Review: LOST IN PARIS, Somewhere Between Whimsy, Winsome and Wonderful

Written, directed by and starring Dominique Abel and Fiona Gordon, LOST IN PARIS is a delightful, wispy comedy.

Managing Editor; Dallas, Texas (@peteramartin)
Review: LOST IN PARIS, Somewhere Between Whimsy, Winsome and Wonderful

The latest collaboration between Dominique Abel and Fiona Gordon is a delicate, breezy and entirely endearing comic tale of love and kinship.

Herewith I will admit to my shameful, total ignorance of the couple's previous features, L'iceberg (2005), Rumba (2008) and La fee (The Fairy; 2011, reviewed by our own Jim Tudor). They actually have been working together in film since at least 1994, when their short Merci Cupidon was completed. Per Cineuropa, they "met in Paris through their love of the circus" some 37 years ago and make their films in Belgium.

I mention all that because Lost in Paris (Paris pieds nus) feels simultaneously fresh and also studied, like the latest chapter in a continuing, lighthearted epic that has little to do with the present day, or recent trends in filmmaking. It is distinctive and disarming, made up of small physical gestures and silly slapstick moments and outrageously rude slights and a sincerity to please.

Gordon plays a character named Fiona, a librarian in a small town in rural Canada. One day, Fiona receives an invitation to visit her Aunt Martha in Paris. It seems that Martha, portrayed by the marvelous Emmanuelle Riva, is 88 years old and being threatened with being moved into an old folks home and needs help to avoid that fate. So the little-traveled Fiona heads off on a great adventure to Paris.

Soon after arrival, Fiona, strapped to a ridiculously oversized backpack, complete with Canadian flag sticking out on top, goes ass over teakettle on a bridge over the river Seine and loses said backpack (and money and passport and everything else). She is distraught, especially since she already visited Martha and found no one home.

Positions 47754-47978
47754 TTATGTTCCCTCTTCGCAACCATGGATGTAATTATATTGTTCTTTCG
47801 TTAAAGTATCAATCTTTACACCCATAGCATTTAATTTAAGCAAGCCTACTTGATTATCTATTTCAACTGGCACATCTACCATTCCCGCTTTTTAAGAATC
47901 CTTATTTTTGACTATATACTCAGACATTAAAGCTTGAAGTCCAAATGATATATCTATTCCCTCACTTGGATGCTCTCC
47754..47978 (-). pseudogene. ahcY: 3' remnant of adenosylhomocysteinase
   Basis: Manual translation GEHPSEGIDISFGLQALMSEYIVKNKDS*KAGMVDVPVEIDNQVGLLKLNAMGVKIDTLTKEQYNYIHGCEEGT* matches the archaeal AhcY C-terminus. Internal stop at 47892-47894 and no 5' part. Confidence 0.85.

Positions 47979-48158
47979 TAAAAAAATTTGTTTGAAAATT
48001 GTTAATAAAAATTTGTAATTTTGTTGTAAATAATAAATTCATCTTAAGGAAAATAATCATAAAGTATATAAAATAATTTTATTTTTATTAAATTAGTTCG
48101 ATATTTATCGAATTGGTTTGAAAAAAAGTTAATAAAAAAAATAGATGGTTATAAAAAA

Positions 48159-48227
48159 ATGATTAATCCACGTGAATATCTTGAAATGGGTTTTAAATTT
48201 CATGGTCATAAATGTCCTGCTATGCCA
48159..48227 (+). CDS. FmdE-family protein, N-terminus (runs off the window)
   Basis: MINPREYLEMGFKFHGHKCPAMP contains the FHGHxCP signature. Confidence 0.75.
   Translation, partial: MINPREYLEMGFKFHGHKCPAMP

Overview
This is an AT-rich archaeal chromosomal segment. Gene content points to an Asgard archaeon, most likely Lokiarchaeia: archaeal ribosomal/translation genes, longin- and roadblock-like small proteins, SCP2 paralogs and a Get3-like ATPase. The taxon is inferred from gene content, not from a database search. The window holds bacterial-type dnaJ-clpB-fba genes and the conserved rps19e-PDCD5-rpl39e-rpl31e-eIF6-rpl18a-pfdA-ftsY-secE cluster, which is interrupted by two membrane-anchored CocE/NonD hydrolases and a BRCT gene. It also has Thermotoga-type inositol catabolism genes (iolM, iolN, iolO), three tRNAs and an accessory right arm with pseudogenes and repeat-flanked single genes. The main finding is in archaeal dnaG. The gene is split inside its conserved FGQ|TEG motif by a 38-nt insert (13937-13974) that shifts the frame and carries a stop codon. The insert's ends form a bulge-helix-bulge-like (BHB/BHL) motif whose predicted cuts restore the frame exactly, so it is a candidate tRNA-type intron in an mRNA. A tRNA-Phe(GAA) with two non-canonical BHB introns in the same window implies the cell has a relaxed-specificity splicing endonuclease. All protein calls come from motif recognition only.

paris_pieds_nus_poster-350.jpgAh, but all is not lost, since Martha has not died, she has simply wandered away from home. And Fiona's backpack has not disappeared, but instead has found its way into the hands of Dom (Abel), a homeless gentleman who makes use of the clothing and money and passport he finds in said backpack.

Fiona and Dom keep colliding into each other like bumper cars, somewhat attracted to each other and yet (to a degree) repelled as well. As Fiona searches for Martha, Dom searches for something to do with Fiona. Naturally, true love blooms.

The plot, frankly, is really besides the point, but its loose construction gives purpose and meaning to the collision of two isolated, perhaps lonely souls who somehow belong together. If nothing else, they share that point of isolation.

Up until the start of the story, Fiona has been far removed from most people, and seems to have been perfectly fine with that. Dom obviously has some kind of back story that ended with him homeless, but he's no moaner; he's accepted his lot in life, though he's happy if it improves through no effort on his own.

What lifts the tale up is the comic treatment of the circumstances. It's a gentle sort of humor, informed by physical comedy and an acceptance that the world is not as terrible as it seems most of the time.

That makes Lost in Paris a very bright, cheerful, optimistic and light comedy, one that's easy to recommend.

The film opens in select theaters in the U.S. on Friday, June 16, via Oscilloscope Pictures.

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BelgiumDominique AbelFiona Gordon

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